For mezzo-soprano Isabel Leonard, who performs at Spivey Hall on Sunday, motherhood and Mozart will be forever linked in the most direct and personal way.
“It’s absolutely the hardest thing I’ve ever had to balance in my life,” she says.
Just a few months after giving birth to her son Teo, Leonard was back on stage at the Metropolitan Opera, singing the role of Dorabella in Mozart’s “Cosi Fan Tutte.” It was her first time balancing the demands of being a famous opera singer with the challenges of being a new mother, and it’s a juggling act she’s continued as her career and her son, now 3, have grown.
The discussion of balancing work and home life has reached a high pitch this month with the publication of Facebook COO Sheryl Sandberg’s book “Lean In,” about women in positions of power.
It is a tight-wire act Leonard finds herself performing daily.
Dubbed opera’s newest “It Girl” and “the total package,” Leonard has been praised as much for her lush, velvety singing voice as for her insightful acting and captivating stage presence — not to mention her movie star looks. She appears on the world’s great stages as well as in the pages of “Vogue” and “W” magazines. It creates a busy, demanding schedule that on its own could stretch the mind and body to their limits. But, with the addition of motherhood, it becomes an organizational challenge that seems, well, operatic in its proportions.
“The biggest difficulty in being a full-time mom and a full-time opera singer is that there’s no down time,” she says. “There are days when I think, ‘I would love to just not talk today.’ But I get up with him very early in the morning, and he’s raring to go. There’s no warm-up time for him.
“The minute you have a child you feel guilty the rest of your life. You feel guilty when you’re not there; you feel guilty when you’re there. You don’t quite feel like you’re putting in 100 percent on both levels, your work and your child, so there’s this overwhelming sense that you’re not doing enough.”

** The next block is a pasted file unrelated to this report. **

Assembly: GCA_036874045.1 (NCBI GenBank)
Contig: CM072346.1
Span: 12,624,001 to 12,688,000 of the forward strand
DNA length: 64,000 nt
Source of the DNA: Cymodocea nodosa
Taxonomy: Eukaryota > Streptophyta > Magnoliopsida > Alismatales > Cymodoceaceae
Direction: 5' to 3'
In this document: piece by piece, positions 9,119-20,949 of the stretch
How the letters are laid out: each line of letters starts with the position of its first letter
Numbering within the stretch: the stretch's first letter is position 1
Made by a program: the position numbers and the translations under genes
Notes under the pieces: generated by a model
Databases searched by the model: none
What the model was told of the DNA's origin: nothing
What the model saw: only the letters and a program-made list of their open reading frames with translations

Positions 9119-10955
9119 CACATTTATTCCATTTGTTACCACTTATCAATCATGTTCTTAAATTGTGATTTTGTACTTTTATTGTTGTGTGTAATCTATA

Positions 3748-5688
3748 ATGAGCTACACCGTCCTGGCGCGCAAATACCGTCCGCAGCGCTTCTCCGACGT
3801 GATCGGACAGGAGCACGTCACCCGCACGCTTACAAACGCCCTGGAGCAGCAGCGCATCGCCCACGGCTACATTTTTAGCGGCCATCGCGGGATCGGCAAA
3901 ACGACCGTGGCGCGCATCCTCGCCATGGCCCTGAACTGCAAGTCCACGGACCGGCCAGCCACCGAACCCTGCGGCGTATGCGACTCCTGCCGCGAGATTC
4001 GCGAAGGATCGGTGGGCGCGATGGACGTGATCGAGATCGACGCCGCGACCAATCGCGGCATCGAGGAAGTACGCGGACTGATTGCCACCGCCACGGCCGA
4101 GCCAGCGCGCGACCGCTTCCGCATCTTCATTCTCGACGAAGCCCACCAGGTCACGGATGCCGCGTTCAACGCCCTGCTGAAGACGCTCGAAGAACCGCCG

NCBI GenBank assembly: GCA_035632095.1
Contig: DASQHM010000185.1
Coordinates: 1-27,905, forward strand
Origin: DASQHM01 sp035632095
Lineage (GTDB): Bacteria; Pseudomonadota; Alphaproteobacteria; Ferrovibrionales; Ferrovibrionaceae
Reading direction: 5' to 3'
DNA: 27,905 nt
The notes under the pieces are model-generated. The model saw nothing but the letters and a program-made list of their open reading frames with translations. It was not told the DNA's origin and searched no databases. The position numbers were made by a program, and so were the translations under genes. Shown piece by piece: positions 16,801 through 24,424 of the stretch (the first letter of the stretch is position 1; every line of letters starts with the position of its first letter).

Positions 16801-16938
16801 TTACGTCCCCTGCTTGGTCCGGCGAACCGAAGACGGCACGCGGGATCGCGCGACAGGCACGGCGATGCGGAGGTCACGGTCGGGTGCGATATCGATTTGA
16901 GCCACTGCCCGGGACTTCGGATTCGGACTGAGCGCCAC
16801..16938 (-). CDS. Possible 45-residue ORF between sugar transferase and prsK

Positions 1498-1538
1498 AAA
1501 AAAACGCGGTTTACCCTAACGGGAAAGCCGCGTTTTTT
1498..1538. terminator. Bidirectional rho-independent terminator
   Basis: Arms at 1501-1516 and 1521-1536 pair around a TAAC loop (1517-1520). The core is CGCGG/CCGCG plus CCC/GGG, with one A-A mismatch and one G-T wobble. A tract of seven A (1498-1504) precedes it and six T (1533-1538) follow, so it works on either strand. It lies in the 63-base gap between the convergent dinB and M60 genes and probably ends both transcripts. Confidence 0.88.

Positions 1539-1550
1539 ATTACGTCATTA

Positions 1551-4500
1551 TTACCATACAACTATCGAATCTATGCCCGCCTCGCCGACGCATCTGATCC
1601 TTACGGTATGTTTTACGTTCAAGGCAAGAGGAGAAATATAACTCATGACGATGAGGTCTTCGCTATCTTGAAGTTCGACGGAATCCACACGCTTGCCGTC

But having full rein is something that Leonard has constantly sought.
“I don’t ever want to feel like I’ve ever arrived in one place and can only explore my little gerbil cage of opera,” she says.
To relax at the end of the day, Leonard is more likely to turn on some Lynyrd Skynyrd or T. Rex than the workaday stuff of Verdi or Mozart. She’s likewise interested in leaving the door open to playing the musical theater roles she loved as a girl, like Maria in “Sound of Music” or Julie Jordan in “Carousel.”
“I haven’t stopped thinking about all the jazz and all the musical theater I did as I was growing up,” Leonard says.
For her concert in Atlanta, Leonard will be performing a program consisting American songs like Cole Porter’s “Where, Oh Where?” and Ned Rorem’s “What if Some Little Pain?” and Spanish songs such as the folk song “Los Pelegrinitos.”
“It’s kind of like me — half and half,” says Leonard. “My mother’s from Argentina, and my dad is from the States. It’s basically a program I really wanted to put together where I could do what I wanted to do.”
Leonard is such a natural at doing what she wants to do on stage and in front of the camera, it’s surprising to hear her admit that she was once painfully shy.
“I was one of those kids that would stand on the edge of a playground and not want to play with other kids. That’s still a big part of my personality. I just kept putting myself into my music, and the better I got, the less concerned I became about whether I was shy about it or not.”
Still, battling shyness is just one aspect of a challenging path, which, Leonard says, offers as many rewards as it does challenges.
“It’s wonderful at the end of rehearsal, when people are kind of directionless, to say, ‘I’m going home because my son needs me,’” she says. “And he knows now that I go to work at the opera. So, if I’m going off to work, he says to me, ‘Sing loud! Sing pretty!’”